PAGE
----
The first frame of 6A is typically perceived as a red rectangle adjacent to a green rectangle, and in 6E the blue rectangle is perceived as flanked by a coplanar reddish shape and orange shape. However, the second frame of these displays suggests that, in the case of 6A, the red shape was but the visible portion of a larger bar, and in the case of 6E, that the orange and reddish shapes were in fact part of one shape behind a blue rectangle. This constitutes a dynamic cue to occlusion, as it requires the comparison of two frames. The question was whether this dynamic occlusion cue will reduce, compared to control displays, the perception of morphing motion of the red rectangle in 6A and of the orange/red shapes in 6E. 
Indeed the data indicate that the dynamic occlusion cue was effective. The probability of perceiving morphing motion was much lower in the display of Figure 6A than in the control displays of Figure 6B (t(28)=−4.91, p<.0001) and 6C (t (28)=−3.35, p=.0012). This result was predicted, as the display of Figure 6A is more consistent with disocclusion of the extension of the red than are displays 6B and 6C. The cue to disocclusion is the coincident disappearance of the green shape when the extension of the red appeared. Still, a critic might attribute the difference in number of subjects reporting motion to some general disruption of motion signals caused by the transient of the green shape’s disappearance. The result with control display 6D counters that criticism. In display 6D the green rectangle disappeared just as it did in 6A, but the display in 6D was less consistent with the red being amodally completed behind and indeed motion was more likely to be perceived (t(28)=−1.89, p=.035).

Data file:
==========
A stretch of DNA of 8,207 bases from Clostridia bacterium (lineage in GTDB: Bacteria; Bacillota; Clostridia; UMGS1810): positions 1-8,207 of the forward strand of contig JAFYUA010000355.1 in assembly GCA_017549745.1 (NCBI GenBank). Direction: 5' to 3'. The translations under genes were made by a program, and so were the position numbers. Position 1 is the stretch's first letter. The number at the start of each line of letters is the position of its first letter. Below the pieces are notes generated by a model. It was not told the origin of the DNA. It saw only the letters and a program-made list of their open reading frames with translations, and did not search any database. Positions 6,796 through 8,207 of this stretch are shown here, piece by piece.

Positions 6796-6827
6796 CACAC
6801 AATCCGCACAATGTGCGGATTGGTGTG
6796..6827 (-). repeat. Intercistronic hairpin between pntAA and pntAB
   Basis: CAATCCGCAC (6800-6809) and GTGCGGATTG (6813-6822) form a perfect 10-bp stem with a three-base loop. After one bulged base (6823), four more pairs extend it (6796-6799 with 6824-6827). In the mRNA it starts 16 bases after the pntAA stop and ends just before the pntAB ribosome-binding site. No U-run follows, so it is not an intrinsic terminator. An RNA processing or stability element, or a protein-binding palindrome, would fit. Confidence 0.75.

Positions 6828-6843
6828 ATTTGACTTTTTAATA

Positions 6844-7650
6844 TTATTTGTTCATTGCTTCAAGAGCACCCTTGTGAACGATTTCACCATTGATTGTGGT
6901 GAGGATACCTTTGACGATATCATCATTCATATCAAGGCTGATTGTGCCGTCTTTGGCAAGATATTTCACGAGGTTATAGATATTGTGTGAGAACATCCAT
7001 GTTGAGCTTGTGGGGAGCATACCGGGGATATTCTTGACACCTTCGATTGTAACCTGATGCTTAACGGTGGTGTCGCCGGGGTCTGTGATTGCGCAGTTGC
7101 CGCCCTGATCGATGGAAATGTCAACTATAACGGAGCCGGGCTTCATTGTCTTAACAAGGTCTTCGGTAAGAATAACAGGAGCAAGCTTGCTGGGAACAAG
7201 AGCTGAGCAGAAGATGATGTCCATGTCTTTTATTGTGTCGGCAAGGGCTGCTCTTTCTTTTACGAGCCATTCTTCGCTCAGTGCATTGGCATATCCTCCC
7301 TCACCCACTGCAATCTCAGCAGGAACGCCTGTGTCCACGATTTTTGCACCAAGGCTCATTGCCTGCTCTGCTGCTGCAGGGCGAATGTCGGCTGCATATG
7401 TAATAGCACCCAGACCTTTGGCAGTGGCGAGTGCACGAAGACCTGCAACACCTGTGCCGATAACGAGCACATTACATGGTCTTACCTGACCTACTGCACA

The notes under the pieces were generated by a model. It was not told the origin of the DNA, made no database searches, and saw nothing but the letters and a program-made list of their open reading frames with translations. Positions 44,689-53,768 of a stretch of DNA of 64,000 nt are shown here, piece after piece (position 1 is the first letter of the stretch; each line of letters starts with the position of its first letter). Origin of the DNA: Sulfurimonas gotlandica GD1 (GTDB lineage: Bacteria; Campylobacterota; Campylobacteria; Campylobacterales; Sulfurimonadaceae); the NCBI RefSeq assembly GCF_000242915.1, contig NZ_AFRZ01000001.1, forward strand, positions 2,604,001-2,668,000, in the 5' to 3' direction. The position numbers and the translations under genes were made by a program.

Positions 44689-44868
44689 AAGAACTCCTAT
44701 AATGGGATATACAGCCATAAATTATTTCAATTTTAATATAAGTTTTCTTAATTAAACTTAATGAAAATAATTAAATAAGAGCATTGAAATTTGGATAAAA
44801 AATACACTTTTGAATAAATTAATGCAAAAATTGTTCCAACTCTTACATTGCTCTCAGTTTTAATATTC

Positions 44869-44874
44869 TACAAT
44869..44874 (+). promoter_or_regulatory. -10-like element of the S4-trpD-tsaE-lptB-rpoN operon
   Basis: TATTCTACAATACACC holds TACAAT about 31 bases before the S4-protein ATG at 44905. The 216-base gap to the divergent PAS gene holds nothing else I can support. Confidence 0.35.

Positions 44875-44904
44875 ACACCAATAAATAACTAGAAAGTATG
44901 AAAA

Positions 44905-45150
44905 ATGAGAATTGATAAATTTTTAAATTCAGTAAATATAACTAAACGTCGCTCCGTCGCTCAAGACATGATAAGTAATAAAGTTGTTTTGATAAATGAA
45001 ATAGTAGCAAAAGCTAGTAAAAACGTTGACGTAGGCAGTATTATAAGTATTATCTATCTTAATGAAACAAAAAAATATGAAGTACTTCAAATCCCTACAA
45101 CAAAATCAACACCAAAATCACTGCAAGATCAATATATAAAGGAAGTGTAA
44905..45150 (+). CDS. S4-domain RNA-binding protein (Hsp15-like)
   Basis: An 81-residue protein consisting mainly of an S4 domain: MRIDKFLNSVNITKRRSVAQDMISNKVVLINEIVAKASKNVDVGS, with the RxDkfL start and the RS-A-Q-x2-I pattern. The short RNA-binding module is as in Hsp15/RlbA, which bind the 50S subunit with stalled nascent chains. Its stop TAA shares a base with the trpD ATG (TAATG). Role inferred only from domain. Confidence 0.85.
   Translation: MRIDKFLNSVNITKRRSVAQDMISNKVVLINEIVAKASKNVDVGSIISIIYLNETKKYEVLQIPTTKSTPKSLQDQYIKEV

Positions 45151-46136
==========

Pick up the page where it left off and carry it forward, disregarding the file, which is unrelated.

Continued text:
Comparison of display E with control display F further supports the hypothesis that a motionless dynamic pictorial occlusion cue can cause the perception of disocclusion instead of morphing motion. When the first frame of display E is viewed alone, typically three aligned shapes are perceived rather than any occluding relationships. This is consistent with an interpretation of morphing motion when the next frame appears — the orange shapes morph together, closing like curtains over the blue rectangle. However, only 47% of observers perceived motion in this display. In this experiment observers did not report the nature of the occlusion perceived, so we cannot be sure of their interpretation, but in an unpublished experiment all those who reported motion described it as the curtain-closing percept. In the present experiment, instead of perceiving motion in display E, most reported that the blue shape appeared to dematerialize with the appearance of the second frame, revealing the center of the longer shape that previously had been occluded. Hence disocclusion was perceived despite the lack of any clue to the existence of the hidden material in the first frame. This suggests that the dynamic covering and uncovering itself can sometimes result in a disocclusion percept, effectively vetoing a morphing motion percept.